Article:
Richard A. Hudlin was a man of quiet but significant accomplishment. Mr. Hudlin or, “Hud,” as we who knew and worked with him affectionately called him, was a great man. That’s indisputable.
What is troublesome to me is the relative obscurity to which Mr. Hudlin’s legacy has been relegated. The stark lack of accessible information about the profound positive impact he had on the tennis community of St. Louis is reprehensible.
I share the blame because I knew him well. While he was living I could have, and immediately following his death I should have, documented the many selfless things that he did in the interest of fostering tennis for those of lesser means.
This post is my apology and personal tribute to the man who never received the recognition that he so richly deserved.
Arthur Ashe won the Wimbledon singles title in 1975. A year later during a visit to St. Louis, I snapped this photo of a proud Richard Hudlin (seated on the lower right), and his star pupil, Arthur Ashe (seated on the desk).
My association with Mr. Hudlin began in 1974. I first met him at Fairgrounds Park in north St. Louis. He was conducting a tennis clinic of sorts with a ragtag assemblage of kids. Half of the gaggle didn’t even have tennis rackets. That didn’t matter to “Hud” because one day they would have rackets even if he had to provide them.
I was hitting against the board while alternately watching with fascination as Mr. Hudlin effortlessly shuttled back and forth between the two courts he was using. He provided instruction for those with rackets while utilizing those without to chase and retrieve balls.
After fifteen minutes the positions were reversed. Those with rackets happily handed over the instruments to those without and dutifully began shagging balls. The former retrievers now got instruction. There wasn’t a disgruntled kid amongst the lot. I remember thinking, “What a great system.”
The whole affair ended in about forty minutes. A few last words were dispensed to the group and away they dashed. One little boy stayed behind to help Mr. Hudlin gather up balls and deposit them into two A & P grocery shopping bags.
I watched as Hud lugged the two bags to his car parked on Natural Bridge about forty yards away. He had a little green Volkswagen Karmann Ghia. After storing the bags he returned to the courts and walked straight to me.
Without introduction he asked quizzically, “Whats that thing in your hand?” Because I thought it was obvious, I replied in a somewhat confused fashion, “A tennis racket?” “Well what are you trying to do with it?” Bewildered I answered, “Practice?” “Oh, I see. From the looks of things you aren’t getting in much practice.”
His smile told me he was egging me on. So when he asked, “Well why are most of your balls flying over the fence?” I replied, “because the fence isn’t high enough.” That got him. He doubled over in laughter.
Mr. Hudlin then proceeded to give me a three minute crash course in how to hit a tennis ball properly. That was the only instruction he ever gave me regarding my own tennis. He then turned abruptly and began walking away.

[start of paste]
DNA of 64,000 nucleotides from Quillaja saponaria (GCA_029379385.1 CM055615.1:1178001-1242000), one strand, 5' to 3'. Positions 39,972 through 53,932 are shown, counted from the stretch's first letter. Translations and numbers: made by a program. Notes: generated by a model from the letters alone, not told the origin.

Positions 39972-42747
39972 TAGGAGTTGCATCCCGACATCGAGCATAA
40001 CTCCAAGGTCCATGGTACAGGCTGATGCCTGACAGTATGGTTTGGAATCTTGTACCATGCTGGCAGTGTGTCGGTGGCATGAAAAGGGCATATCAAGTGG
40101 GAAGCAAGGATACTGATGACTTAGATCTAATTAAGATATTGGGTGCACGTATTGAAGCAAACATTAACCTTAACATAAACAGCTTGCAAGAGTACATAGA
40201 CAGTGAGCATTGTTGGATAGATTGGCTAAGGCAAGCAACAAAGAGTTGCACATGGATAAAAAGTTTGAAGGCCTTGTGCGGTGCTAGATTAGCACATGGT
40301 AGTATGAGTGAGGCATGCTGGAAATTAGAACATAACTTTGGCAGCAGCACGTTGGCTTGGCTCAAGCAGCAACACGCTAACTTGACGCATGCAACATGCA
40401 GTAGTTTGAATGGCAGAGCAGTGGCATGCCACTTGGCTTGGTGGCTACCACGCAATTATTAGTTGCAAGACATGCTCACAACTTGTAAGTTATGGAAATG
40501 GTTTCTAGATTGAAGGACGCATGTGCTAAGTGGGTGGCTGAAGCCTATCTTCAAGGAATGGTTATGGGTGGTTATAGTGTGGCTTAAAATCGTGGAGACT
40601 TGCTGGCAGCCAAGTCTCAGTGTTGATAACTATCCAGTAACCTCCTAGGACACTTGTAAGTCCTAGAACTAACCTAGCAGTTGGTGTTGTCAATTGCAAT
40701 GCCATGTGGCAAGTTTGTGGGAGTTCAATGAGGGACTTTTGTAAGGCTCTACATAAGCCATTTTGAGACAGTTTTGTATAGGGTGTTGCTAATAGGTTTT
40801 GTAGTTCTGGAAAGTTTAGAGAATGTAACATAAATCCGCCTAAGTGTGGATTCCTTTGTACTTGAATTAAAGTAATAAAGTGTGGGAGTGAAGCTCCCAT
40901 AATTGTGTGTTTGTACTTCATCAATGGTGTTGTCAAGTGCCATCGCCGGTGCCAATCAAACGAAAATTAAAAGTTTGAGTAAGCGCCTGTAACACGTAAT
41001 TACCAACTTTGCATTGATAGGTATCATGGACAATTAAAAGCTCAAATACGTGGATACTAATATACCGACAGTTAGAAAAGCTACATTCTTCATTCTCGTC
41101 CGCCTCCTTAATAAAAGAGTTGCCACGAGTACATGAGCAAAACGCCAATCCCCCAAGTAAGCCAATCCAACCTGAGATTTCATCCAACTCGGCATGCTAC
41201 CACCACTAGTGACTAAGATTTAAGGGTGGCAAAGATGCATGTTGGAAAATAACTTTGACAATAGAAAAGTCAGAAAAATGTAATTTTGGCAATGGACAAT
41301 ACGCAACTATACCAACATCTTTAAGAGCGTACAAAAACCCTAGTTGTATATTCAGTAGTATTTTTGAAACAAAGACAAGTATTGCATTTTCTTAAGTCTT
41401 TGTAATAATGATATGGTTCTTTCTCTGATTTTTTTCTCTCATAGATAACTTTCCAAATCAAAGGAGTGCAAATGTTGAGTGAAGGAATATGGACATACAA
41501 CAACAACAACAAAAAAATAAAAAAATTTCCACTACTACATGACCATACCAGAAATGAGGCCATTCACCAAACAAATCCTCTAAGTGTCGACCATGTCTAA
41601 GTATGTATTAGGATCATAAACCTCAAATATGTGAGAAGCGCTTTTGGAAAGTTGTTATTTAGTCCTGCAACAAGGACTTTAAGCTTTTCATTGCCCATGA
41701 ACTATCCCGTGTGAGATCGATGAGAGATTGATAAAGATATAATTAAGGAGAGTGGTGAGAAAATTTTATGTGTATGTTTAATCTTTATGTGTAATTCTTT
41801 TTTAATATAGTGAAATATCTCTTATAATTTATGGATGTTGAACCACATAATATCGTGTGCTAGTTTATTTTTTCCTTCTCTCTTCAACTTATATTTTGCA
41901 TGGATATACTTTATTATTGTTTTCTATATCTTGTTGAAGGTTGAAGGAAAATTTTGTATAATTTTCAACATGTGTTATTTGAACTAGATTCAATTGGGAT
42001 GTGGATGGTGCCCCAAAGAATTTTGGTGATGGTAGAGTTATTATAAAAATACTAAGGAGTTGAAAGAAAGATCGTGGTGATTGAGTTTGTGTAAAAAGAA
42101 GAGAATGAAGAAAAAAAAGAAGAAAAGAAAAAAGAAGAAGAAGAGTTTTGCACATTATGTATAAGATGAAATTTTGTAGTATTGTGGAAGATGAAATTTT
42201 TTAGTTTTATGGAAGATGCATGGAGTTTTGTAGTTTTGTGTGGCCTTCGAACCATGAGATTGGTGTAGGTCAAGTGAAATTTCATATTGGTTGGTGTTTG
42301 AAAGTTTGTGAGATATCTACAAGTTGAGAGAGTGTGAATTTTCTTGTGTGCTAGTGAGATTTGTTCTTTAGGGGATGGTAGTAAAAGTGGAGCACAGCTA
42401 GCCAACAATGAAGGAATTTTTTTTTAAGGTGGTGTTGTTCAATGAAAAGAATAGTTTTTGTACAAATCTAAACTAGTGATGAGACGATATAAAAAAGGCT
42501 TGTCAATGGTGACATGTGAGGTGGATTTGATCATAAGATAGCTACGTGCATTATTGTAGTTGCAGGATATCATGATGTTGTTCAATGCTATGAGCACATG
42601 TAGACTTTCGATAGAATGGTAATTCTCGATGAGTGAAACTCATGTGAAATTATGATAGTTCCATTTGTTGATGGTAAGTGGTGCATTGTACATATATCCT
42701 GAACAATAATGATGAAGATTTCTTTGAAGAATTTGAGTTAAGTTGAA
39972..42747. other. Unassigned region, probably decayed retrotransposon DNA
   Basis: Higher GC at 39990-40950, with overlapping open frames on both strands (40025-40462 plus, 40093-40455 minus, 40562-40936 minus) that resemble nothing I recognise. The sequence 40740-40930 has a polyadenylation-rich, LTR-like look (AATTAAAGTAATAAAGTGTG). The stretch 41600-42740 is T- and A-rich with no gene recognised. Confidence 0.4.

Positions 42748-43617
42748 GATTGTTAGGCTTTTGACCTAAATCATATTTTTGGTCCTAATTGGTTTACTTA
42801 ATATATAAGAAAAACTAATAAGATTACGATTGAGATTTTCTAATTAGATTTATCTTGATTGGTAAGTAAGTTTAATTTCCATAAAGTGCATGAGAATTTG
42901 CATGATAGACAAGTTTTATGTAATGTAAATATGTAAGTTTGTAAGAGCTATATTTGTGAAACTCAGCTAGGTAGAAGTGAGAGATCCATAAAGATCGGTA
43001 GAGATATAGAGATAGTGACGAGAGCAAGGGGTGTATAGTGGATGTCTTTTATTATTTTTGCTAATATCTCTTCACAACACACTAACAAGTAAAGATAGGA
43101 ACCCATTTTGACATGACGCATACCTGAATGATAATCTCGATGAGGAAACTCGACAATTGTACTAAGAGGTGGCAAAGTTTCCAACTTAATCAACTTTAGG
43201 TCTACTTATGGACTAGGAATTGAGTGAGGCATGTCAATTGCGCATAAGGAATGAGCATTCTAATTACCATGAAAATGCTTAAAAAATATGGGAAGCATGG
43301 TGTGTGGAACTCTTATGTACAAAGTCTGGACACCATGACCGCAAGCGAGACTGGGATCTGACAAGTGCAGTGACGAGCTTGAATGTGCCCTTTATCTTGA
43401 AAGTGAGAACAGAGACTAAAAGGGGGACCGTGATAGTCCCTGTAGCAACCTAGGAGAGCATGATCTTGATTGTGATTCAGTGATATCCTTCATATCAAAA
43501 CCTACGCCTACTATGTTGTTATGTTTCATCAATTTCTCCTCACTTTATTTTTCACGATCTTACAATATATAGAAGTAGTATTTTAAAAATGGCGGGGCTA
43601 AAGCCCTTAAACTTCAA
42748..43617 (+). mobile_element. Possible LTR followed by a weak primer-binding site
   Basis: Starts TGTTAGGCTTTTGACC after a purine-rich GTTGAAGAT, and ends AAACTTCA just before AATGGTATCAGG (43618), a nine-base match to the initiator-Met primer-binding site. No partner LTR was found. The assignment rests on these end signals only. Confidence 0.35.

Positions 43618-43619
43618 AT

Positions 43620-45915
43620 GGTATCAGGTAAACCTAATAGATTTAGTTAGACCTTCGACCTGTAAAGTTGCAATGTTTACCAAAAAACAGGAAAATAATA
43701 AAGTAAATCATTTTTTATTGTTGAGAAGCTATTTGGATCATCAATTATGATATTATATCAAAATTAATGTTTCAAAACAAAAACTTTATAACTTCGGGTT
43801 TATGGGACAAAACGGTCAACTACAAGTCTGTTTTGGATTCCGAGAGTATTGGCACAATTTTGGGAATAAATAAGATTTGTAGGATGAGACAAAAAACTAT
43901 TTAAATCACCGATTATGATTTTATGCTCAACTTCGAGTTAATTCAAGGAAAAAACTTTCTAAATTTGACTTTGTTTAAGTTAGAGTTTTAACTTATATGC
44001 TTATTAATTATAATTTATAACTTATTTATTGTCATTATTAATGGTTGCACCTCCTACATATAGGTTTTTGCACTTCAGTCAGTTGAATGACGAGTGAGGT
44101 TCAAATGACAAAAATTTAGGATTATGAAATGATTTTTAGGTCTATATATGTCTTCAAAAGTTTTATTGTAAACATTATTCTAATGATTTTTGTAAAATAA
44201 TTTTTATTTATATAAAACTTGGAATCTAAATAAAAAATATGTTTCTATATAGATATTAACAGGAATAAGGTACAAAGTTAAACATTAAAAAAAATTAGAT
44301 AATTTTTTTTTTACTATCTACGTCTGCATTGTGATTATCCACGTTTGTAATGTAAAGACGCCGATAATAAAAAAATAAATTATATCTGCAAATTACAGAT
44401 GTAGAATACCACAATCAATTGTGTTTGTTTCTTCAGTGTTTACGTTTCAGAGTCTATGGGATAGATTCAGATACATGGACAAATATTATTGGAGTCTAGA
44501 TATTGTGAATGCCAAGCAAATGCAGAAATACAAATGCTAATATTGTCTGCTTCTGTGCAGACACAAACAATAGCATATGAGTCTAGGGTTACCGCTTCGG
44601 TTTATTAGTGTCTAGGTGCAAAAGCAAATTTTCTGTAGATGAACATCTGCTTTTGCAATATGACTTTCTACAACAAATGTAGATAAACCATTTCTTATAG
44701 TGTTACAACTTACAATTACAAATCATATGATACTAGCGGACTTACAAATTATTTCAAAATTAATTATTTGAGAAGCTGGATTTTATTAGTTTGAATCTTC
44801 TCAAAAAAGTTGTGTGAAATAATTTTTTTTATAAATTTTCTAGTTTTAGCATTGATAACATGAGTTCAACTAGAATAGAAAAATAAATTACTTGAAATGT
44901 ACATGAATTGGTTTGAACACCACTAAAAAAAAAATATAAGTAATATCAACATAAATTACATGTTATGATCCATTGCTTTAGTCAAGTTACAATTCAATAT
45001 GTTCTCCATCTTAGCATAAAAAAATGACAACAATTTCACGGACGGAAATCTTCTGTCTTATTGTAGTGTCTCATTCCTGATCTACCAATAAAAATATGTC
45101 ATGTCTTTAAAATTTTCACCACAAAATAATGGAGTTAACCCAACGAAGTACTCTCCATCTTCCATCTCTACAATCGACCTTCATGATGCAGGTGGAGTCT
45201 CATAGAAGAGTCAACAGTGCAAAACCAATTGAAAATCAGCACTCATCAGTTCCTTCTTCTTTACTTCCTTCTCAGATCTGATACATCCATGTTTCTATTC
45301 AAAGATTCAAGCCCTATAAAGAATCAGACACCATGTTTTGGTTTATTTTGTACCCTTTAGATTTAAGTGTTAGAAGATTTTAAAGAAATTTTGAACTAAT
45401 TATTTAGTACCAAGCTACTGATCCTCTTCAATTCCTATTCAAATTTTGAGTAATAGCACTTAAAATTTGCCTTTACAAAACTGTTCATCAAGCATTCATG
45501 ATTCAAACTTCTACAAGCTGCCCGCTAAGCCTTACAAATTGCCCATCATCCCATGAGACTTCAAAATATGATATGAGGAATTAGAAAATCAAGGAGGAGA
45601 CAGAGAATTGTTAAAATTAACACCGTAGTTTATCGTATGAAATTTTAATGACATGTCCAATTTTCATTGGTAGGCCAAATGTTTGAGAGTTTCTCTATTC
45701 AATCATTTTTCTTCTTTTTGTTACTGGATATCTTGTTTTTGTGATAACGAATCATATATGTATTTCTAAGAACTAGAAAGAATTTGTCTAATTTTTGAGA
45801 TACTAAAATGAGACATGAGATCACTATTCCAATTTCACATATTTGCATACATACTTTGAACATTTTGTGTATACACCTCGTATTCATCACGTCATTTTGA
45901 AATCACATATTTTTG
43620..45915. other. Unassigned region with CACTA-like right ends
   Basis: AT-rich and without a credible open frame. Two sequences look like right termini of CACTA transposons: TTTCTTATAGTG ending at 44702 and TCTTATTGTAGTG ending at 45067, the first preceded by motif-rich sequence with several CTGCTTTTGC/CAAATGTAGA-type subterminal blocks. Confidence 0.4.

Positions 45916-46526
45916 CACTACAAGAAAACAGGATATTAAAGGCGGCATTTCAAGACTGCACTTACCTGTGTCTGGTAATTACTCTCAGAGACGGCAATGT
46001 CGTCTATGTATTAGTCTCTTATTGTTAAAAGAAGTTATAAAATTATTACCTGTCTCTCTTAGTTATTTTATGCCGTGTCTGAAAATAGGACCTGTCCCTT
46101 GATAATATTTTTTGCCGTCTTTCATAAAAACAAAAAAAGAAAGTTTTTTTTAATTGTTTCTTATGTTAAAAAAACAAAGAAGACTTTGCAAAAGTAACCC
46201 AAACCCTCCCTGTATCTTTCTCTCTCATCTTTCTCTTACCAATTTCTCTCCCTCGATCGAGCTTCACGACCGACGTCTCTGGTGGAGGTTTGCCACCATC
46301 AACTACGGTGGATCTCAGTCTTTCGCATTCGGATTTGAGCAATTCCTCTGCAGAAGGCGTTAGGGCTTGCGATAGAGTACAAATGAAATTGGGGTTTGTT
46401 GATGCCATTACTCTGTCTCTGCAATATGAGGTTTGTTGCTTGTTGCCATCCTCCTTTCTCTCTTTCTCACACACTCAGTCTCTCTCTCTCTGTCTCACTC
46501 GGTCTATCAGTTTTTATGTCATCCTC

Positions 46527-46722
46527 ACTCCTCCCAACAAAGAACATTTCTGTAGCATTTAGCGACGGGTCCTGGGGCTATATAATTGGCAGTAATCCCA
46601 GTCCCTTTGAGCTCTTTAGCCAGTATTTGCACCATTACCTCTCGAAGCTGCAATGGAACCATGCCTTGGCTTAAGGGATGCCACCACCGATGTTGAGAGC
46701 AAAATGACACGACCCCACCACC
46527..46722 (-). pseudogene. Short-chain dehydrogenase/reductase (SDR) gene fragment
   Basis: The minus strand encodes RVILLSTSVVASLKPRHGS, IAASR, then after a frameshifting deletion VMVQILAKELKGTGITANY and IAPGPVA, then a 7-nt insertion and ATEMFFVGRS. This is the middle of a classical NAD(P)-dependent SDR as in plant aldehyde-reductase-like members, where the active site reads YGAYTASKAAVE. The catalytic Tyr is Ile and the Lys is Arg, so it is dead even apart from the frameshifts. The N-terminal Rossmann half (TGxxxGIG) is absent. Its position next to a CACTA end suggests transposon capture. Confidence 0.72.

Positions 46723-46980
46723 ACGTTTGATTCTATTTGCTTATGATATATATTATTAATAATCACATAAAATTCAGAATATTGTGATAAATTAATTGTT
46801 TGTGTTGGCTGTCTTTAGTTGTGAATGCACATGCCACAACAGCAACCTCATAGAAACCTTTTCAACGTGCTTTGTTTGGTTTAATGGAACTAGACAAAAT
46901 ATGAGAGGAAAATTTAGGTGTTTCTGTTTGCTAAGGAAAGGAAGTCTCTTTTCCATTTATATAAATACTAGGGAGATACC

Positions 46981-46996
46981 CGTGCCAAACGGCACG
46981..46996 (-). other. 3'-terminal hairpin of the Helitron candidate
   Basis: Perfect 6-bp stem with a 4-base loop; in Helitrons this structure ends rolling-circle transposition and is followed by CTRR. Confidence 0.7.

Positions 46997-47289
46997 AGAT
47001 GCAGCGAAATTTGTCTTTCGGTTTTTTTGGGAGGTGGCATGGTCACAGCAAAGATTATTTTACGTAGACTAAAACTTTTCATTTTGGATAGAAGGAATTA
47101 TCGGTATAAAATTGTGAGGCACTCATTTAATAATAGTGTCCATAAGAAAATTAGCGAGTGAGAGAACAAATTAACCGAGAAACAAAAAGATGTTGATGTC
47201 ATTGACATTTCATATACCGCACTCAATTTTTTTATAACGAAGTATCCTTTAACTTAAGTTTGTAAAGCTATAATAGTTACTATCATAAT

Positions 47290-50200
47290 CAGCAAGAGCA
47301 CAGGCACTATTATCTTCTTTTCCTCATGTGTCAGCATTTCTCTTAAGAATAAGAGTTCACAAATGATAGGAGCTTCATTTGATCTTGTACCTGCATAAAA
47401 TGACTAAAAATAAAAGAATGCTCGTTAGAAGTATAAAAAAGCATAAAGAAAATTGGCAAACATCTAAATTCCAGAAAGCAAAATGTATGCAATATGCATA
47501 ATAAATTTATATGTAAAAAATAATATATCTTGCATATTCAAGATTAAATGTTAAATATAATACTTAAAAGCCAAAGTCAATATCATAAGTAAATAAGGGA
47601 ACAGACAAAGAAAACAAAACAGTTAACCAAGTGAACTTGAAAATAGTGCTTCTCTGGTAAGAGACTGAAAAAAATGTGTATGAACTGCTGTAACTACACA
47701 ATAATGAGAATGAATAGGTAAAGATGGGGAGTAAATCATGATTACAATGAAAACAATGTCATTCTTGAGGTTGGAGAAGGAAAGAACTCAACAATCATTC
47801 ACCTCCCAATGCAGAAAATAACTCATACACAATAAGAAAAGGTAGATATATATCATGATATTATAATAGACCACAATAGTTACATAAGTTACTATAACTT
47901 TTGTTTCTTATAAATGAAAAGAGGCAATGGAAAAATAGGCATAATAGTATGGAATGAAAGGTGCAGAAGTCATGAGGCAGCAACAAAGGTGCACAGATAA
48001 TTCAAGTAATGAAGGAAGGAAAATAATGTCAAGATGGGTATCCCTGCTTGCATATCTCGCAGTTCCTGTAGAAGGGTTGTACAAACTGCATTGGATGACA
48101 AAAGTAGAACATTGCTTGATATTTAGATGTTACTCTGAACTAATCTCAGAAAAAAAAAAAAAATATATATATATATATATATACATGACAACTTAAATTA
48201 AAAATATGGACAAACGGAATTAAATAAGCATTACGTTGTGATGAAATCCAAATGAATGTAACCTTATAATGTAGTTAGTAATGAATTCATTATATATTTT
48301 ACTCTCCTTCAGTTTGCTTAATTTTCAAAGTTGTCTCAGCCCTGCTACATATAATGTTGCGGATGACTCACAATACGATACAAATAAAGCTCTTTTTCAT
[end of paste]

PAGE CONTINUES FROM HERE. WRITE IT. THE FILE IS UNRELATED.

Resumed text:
“Thanks,” I called after him. Seemingly as an afterthought, he turned and said, “I’m Richard Hudlin.” “Thanks again Mr. Hudlin, I’m Martin Rogers.” “I know,” he said. “You’re Fred’s son.” And with that he was gone leaving me perplexed as to how he knew me.
Though St. Louis is a reasonably large city, within the black community, it often seems small because everyone seems to either know you or at least know someone who knows someone else who somehow knows you. I later learned that my father and Richard were longstanding acquaintances. That’s how he knew me.
Over the next few weeks I saw Richard with greater frequency. As always he was working with kids. During a couple of my practice debacles, after having knocked all my balls over the fence, Richard called me down to do something useful-toss balls to his kids.
To the best of my knowledge, at that time, Mr. Hudlin was donating his services. I never saw parents paying him for the time he spent working with their children.
It didn’t take long for me to learn that Mr. Hudlin had connections to Althea Gibson, the first African American woman to compete on the world tennis tour and win a Grand Slam tournament. He also coached the great Arthur Ashe during the time Arthur spent in St. Louis honing his skills at the Armory tennis courts and completing his senior year at Sumner High School.
Under Hud’s tutelage, within the confines of the Armory, on the slick, lightening-fast wood surface, Arthur was transformed from a back-court player into a serve-volley specialist. It was Richard Hudlin genius.
Mr. Hudlin was a champion of Civil Rights as well. Against stiff resistance towards blacks gaining inroads into the sport, Mr. Hudlin filed and won a lawsuit to gain access for his Tandy Park Muny tennis players to city-wide Muny Parks to which they had been vigorously excluded. It was an unprecedented victory.
Richard Hudlin died in 1976, one year after Arthur won Wimbledon, the oldest and most prestigious tournament in tennis. He lived just long enough to see Arthur become a champion both on and off the tennis court.
Richard A. Hudlin was a champion as well as a maker of champions. He was also a teacher, leader, mentor, supporter, donator and defender.
Thanks Hud, for the three priceless minutes you donated to my forehand. I’m still working on it and am happy to report that far fewer of my balls are sailing over the fence now.